Dr. Gumperson served as a consultant to the armed services during World War II and evolved the procedure whereby the more a recruit knew about a given subject the better chance of receiving an assignment involving some other subject.
There is no knowing to what further glittering heights Dr. Gumperson’s genius would have led him had it not been for his untimely death in 1947. Strolling along the highway one evening, he was obeying the pedestrian rule of walking to the left facing traffic. He was struck down from behind by a Hillman-Minx driven by an English visitor hugging the left side of the road.
Excerpts from Changing Times Magazine
Boys and Girls in Service
A 2-c Lynn E. Triplett is spending a leave with his parents, Mr. and Mrs. Clay Triplett. He is enroute from Kelly AFB, Texas, to spend a tour of duty in England.
William N. Shafer of the U.S. Navy, son of Mrs. Mary Shafer, has returned to his base at Cecil Field, Florida, after having spent a 15 day leave with family and friends in Marlinton.
Gerald Davis returned Tuesday to Fort Benning, Georgia, after spending the holidays with his parents, Mr. and Mrs. Leo Davis.
Stephen J. Lane, son of Mr. and Mrs. Alex Lane, of Marlinton, has returned to his Navy Training Center at Great Lakes, Illinois, after spending a 14-day leave with his parents.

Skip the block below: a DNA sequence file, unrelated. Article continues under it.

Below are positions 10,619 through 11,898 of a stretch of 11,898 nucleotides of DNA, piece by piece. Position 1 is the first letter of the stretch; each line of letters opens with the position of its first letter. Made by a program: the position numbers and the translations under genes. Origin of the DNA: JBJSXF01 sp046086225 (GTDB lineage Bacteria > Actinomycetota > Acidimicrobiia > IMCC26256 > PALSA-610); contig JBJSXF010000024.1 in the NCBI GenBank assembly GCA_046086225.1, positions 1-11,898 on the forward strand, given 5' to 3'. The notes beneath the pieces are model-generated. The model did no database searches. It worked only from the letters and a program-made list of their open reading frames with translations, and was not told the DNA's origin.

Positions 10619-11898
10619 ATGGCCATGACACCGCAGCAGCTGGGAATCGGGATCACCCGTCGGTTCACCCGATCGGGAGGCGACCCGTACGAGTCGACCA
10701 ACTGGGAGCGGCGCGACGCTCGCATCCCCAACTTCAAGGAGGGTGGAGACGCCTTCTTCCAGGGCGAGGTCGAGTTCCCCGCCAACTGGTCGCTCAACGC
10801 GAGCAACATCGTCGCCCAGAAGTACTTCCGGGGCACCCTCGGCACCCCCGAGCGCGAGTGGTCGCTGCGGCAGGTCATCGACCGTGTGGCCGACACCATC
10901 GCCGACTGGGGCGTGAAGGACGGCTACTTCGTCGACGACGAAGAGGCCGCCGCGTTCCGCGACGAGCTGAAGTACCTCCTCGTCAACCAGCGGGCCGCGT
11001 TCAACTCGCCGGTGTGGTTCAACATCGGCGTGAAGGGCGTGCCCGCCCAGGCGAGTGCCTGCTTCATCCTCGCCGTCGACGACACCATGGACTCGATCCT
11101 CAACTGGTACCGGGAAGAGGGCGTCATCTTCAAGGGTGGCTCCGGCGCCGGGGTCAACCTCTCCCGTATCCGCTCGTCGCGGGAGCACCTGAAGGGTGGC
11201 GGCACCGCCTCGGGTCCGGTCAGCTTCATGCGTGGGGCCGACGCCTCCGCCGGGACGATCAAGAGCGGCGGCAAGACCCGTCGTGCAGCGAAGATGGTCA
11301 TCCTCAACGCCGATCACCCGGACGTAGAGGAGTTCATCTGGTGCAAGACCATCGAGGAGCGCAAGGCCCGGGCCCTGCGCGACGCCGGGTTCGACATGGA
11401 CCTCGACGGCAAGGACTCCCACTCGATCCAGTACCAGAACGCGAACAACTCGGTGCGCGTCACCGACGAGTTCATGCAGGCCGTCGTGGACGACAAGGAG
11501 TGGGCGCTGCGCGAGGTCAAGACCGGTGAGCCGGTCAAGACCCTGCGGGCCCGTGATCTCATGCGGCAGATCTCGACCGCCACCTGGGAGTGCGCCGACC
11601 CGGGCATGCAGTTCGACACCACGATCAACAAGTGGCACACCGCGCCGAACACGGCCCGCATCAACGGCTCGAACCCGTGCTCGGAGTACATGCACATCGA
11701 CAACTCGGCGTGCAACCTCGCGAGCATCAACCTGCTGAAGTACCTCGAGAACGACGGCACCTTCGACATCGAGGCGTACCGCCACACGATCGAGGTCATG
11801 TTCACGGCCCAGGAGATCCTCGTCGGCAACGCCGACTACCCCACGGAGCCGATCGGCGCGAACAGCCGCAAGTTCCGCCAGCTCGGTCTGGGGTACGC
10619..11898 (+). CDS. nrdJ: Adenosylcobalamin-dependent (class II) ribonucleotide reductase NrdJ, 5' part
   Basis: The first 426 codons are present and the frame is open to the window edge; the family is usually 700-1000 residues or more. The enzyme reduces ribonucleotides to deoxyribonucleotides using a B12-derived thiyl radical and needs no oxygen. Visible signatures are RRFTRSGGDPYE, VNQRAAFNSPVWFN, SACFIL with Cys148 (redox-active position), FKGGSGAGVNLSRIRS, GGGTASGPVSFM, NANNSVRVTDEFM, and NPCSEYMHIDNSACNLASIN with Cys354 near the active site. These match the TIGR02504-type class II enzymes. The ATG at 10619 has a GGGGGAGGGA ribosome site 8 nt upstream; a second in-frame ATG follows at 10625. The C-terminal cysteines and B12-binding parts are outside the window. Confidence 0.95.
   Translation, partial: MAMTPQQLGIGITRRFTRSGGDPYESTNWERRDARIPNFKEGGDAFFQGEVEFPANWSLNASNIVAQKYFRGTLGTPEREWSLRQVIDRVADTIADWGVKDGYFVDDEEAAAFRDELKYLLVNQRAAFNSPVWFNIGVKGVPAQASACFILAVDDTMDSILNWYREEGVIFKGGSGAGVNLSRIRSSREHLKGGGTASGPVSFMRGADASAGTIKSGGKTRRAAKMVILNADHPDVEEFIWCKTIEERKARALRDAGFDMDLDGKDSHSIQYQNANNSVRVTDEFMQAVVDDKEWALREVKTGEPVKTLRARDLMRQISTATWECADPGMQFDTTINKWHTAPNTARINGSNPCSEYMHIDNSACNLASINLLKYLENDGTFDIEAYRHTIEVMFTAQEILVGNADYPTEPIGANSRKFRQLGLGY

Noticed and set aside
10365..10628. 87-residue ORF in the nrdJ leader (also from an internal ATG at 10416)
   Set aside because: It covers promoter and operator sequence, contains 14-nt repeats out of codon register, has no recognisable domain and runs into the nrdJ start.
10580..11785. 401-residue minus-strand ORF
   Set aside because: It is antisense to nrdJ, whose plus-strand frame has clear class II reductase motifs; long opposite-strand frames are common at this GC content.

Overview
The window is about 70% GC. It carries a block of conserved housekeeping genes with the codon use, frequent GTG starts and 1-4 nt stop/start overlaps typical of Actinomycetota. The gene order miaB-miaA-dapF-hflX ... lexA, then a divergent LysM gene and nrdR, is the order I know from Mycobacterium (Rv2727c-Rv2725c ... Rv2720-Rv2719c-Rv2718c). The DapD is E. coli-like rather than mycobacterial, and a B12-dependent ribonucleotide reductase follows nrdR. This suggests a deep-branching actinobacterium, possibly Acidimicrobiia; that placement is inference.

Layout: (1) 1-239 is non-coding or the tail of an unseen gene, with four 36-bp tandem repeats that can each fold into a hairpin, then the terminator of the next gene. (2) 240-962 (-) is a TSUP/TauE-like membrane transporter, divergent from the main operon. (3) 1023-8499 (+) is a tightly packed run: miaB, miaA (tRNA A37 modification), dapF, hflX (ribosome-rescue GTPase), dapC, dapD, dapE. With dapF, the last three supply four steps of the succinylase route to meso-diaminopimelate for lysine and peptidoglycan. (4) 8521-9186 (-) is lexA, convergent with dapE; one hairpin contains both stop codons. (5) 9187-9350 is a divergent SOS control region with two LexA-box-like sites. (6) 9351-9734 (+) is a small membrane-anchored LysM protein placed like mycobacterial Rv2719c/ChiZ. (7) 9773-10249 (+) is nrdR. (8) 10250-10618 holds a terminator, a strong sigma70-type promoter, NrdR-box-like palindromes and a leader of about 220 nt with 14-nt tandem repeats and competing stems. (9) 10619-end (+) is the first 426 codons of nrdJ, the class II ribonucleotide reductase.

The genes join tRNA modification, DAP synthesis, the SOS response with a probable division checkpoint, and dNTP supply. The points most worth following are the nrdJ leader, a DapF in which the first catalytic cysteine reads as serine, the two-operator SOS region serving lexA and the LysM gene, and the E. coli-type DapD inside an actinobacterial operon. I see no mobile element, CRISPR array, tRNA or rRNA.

Born to Mr. and Mrs. Johnny Maize, of Slaty Fork, a daughter
Miss Dora McClintic, aged 81, of Renick; survived by a sister, Mrs. C. E. Knapp, of Renick; burial in the Renick Cemetery
Andrew Fertig was born April 7, 1893, at Thorny Creek, the son of the late Missouri Loury and G. A. Fertig; departed this life December 25, 1962; member of the Cass Presbyterian Church; burial in the Dilley Cemetery.
December 27, 1962
From the desk of Mrs. Jane Price Sharp
Church bells over the State will herald the arrival of the Centennial Year next Monday at midnight. Let us kindle enthusiasm for this celebration of our State’s 100th birthday! It is time not only to look back on the past hundred years but to look forward to the possibilities of the next hundred years. Enthusiasm is contagious. Start spreading it.
The first baby born in Pocahontas County after the stroke of midnight on January 1 will be our Centennial Baby. The Marlinton Chamber of Commerce has agreed to promote this undertaking and started it off with a gift of $25 to the first baby of 1963. Merchants and individuals will follow suit with gifts for the lucky baby.